La Verne Henning

Eau Claire Man on Plane Lost Over Atlantic
WASHINGTON, July 31. (UP)—An Army transport plane, carrying 28 persons, including 18 litter patients, was lost at sea somewhere between Iceland and Newfoundland on Wednesday morning, the War Department announced Saturday.

The plane was en route from Scotland to Mitchell Field, NY. It disappeared after reporting about 1 a.m. Wednesday that its fuel would be exhausted that morning.

More than 150 planes of the United States Air Transport Command and Royal Canadian Air Force searched unsuccessfully for the lost C-54 Army plane. United States Navy, Coast Guard, and other surface craft also combed the area, the War Department said. 

(The United States Ninth Army Air Force announced in London Friday that an evacuation plane carrying American soldiers to Scotland for transfer to the United States crashed into a Scottish cliff on Thursday night, killing 22 persons). 

In addition to the 18 litter patients, there were eight other persons aboard the missing plane, including a civilian, crew of five, and an Army nurse. Fifteen of the patients were soldiers and three were Navy personnel. 

Since the United States entered the war, 250,000 sick and wounded men have been transported by air. In 1943 alone, more than 173,000 such cases were handled by the Medical Air Evacuation Transport Service, which recently reported only 0.006 per cent of them died in flight. 

The four-engine transport lost at sea was flown by a Transcontinental and Western air crew under War Department contract.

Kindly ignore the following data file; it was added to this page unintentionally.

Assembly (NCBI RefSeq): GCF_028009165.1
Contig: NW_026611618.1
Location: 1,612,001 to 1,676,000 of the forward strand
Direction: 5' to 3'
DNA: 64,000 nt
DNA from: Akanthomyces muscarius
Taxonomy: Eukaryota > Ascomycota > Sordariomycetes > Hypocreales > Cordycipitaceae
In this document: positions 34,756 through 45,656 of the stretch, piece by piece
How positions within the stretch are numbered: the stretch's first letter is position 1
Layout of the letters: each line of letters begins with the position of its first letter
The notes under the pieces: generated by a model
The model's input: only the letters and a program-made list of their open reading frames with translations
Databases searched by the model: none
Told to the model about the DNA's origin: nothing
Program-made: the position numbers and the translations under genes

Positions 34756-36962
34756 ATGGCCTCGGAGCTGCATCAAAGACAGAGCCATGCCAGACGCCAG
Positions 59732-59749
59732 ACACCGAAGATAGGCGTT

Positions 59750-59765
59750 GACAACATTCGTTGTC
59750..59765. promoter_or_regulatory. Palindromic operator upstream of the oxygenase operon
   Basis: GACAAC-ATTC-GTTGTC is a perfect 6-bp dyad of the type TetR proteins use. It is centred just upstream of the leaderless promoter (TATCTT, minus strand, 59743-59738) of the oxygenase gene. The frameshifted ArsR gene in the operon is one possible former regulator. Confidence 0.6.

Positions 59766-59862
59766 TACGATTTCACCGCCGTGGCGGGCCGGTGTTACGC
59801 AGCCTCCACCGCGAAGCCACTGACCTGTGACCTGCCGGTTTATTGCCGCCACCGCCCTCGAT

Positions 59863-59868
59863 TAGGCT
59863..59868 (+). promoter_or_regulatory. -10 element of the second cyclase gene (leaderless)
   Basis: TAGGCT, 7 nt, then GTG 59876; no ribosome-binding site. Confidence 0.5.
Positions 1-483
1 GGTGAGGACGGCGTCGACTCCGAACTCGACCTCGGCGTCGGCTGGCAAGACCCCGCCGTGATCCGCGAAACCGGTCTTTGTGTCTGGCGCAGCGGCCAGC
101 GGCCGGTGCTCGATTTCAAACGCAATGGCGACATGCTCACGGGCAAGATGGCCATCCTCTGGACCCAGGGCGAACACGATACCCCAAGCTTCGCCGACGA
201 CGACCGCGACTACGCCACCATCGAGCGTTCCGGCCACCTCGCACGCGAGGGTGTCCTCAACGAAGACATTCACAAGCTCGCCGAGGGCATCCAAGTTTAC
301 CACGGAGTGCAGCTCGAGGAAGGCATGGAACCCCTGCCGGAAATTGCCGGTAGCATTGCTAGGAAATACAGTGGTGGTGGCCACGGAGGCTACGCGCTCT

Eau Claire Man Aboard  
WASHINGTON, July 29 (UP)—Among the personnel on the army transport plane which was lost at sea somewhere between Newfoundland and Iceland Wednesday morning were Second Lieutenant Katharine R. Price, Flight Nurse, daughter of Mrs. Daisy B. Price, North Liberty, IN and Private La Verne Henning, Flight Clerk, and Private Harvey L. Zimdars, Lannon, WI.

Flight Clerk on Transport Plane Lost Over Ocean
Private La Verne Henning, 26, has been missing since July 26, when the Army transport plane, on which he was a Flight Clerk, was lost over the Atlantic Ocean.

Private Henning enlisted in the Air Corps on August 15, 1943 and received his training at Jefferson Barracks, MO; Lexington, KY; San Antonio, TX; and at the National Airport, Washington, DC.

Born November 4, 1917, Private Henning graduated from the Eau Claire Senior High School and was employed at a Chicago bank prior to his induction in the Armed Forces.

His  parents, Mr. and Mrs. Fred Henning, live at 877 Truax Boulevard. His wife and daughter reside in Washington, DC.  He has one brother, Melvin of Chicago and two sisters, Mrs. R. H. Sollie of Milwaukee and Mrs. Walter Landl at home.